Roll-on Printing

The Process Behind the Blackwing 1138

Last week, we unveiled the Blackwing 1138. If you haven’t already checked it out, read the scoop here. This post will make a lot more sense if you do.

With the reveal, the focus was on what was on the pencil; how we took the entirety of Georges Mélies’ A Trip to the Moon and fit it on a pencil. Today, we’re going to look at how we got it on the pencil.

Pencils that feature a full graphic image are usually created using a process called “wrapping.” Using this process, the graphic is printed onto a thin plastic material, and that material is wrapped around the barrel of the wood pencil. The result is a pencil with a tangible seam where the two ends of the wrap meet, and a graphic that is prone to flaking and lifting. The wrapping material can also damage some pencil sharpeners. In other words, wrapped pencils just aren’t our style.

Instead, we opted for a process known as roll-on printing to get the movie on each pencil. Roll-on printing has been around for a while (in fact, a similar process was used to achieve the gradient in Volume 725), but the thin bands of grays and blacks in the movie barcode demanded a level of precision that is difficult to achieve with a roll on printing machine. It took a bit of trial and error, but the result is a pencil we’re proud to put the Blackwing name on.

In the first step of this process, the unfinished pencils are coated with a white lacquer. This acts as a primer, making the pencil receptive to the final image. In fact, as you sharpen your 1138, you may notice a thin white line peaking out towards the tip of the pencil. After the white pencils dry for 24 hours, they are thoroughly cleaned to remove any dust or debris.
Blackwing 1138 Primer

Then, the magic happens. The lacquered pencils are placed into a hopper, which feeds into the roll-on printer. One by one, the pencils pass through the print boards. As the pencil passes by each print board, the pencil is rotated and ink is applied directly to the barrel. While the pencil rotates, print board rotates in the opposite direction at the exact same speed, allowing us to print a continuous image all the way around the barrel of the pencil.

Blackwing 1138 Print Process

Roll-on printers are adept at printing large swatches of color and bold, isolated images and text.  The image on the Blackwing 1138 doesn’t fall into either of those categories so, every 500 pencils, we stopped the machine, cleaned the print boards, and adjusted the feed to ensure everything was lined up properly.

Blackwing 1138 Printed

Once the image is printed, the pencils are arranged in a single layer and allowed to dry for another full 24 hours. Even after this drying period, however, the ink is not fully set. To lock the image in place, a clear-coat lacquer is applied, and the pencils are allowed to dry for yet another 24 hours. That’s 72+ hours per pencil.

Once the clear-coat is dry, the pencils are sent off to receive their foil imprint, and prepared for finishing.

Blackwing 1138

Blackwing 1138

Introducing Volume 1138

It’s here, our third Volumes release, the Blackwing 1138. We’re calling this one “the sci-fi pencil.” Movie and science-fiction buffs probably already have an idea why. This pencil has a story to tell. Literally.

Any “Intro to Film” student can tell you how simplistic movies were at the turn of the twentieth century. Some of the earliest examples like “Roundhay Garden Scene,” “Employees Leaving the Lumière Factory” and “The Arrival of a Train,” were motion pictures in the most literal sense: single frame movies shot with a stationary camera. They were a far cry from the works of art we see in theaters today. That all changed when a director named Georges Méliès decided to take his audience to the moon.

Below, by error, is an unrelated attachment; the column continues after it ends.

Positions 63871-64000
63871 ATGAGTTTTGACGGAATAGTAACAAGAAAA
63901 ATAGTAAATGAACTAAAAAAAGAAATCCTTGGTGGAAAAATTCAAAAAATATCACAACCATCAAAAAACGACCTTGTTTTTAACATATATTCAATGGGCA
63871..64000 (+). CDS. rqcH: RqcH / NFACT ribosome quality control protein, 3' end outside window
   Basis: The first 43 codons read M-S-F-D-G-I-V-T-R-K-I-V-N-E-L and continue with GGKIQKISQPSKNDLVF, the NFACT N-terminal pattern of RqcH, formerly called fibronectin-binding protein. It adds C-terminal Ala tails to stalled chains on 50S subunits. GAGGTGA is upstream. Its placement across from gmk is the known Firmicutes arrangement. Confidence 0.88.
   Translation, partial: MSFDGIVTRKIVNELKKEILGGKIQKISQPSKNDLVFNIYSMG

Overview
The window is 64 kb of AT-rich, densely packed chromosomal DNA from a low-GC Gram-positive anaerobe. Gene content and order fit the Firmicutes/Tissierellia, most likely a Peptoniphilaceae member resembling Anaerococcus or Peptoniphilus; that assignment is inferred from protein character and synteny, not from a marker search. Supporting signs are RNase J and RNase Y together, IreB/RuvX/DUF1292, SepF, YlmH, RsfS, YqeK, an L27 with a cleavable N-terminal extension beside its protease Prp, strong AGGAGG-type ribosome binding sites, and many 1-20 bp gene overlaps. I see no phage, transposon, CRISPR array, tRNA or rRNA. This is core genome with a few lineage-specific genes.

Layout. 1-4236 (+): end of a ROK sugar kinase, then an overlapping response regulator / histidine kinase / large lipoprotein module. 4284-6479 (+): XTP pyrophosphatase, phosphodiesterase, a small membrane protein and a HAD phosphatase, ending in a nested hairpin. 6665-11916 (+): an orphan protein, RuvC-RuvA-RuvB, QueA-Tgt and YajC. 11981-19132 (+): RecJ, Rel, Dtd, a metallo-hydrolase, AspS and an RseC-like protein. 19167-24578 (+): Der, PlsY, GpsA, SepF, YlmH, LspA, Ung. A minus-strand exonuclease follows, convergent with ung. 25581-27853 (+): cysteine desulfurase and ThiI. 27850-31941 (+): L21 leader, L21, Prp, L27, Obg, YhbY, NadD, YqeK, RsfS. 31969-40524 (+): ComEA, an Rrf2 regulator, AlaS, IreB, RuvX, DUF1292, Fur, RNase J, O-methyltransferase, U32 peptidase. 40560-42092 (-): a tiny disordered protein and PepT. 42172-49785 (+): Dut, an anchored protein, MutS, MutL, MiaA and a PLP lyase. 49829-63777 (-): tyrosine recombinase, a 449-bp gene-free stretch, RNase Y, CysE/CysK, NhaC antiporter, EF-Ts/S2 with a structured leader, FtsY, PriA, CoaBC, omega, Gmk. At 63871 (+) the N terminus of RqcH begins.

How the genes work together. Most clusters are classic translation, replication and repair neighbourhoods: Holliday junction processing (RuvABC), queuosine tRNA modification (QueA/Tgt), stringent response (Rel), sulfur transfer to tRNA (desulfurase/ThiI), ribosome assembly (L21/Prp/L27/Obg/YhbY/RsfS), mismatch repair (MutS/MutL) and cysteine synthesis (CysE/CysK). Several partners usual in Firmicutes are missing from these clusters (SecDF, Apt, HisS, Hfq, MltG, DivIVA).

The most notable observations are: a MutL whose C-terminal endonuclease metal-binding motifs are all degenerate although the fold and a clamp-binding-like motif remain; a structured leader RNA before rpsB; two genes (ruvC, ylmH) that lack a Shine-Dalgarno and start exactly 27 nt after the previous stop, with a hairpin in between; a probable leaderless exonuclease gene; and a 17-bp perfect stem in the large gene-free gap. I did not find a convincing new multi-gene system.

Clocking in at 13 minutes, Méliès’ A Trip to the Moon was groundbreaking due to its length, intricate sets, elaborate costumes, and coherent story of six astronomers’ voyage dans la lune. It is not only the earliest example of science fiction film, it also laid the foundation for narrative films of all genres. The way Méliès seamlessly transitioned from one scene to another was revolutionary. His use of special effects, while rudimentary by today’s standards, was groundbreaking. If you haven’t seen the film, you can check it out and download a public domain digital copy here.

The Blackwing 1138 salutes A Trip to the Moon and all things sci-fi. The pencil’s striped barrel may appear random at first glance, but the sequence of blacks and grays is very deliberate.


Using a process known as movie barcoding, we condensed A Trip to the Moon into individual bands of color (shout out to Melvyn over at Arcane Sanctum for his awesome open source movie barcoding program). We then set out to put that onto a pencil. 

The easy answer would have been to create a wrapped pencil. Using this process, the image of the condensed film would have been printed onto a wrapping material and that material would have been wrapped around the barrel of the pencil. Instead, we opted for a more intricate method that would better meet the expectations of Blackwing fans. This method is called roll-on printing, and we’ll go into a bit more detail about that in a later post.

The result is the Blackwing 1138. We put a movie on a pencil, and we had a blast doing it. 

The Blackwing 1138 features the soft and smooth graphite also found in the Palomino Blackwing. This rich, dark graphite reminded us of space, and that seemed like the perfect fit for a sci-fi pencil. Long-time Blackwing fans will notice that the 1138 also sports the first-ever silver ferrule on a Blackwing. 

Subscribers will once again find a little something extra in their subscription boxes. We don’t want to spoil the surprise, so we’ll talk more about that once the cat’s out of the bag. 

Dig this edition? Subscribe here!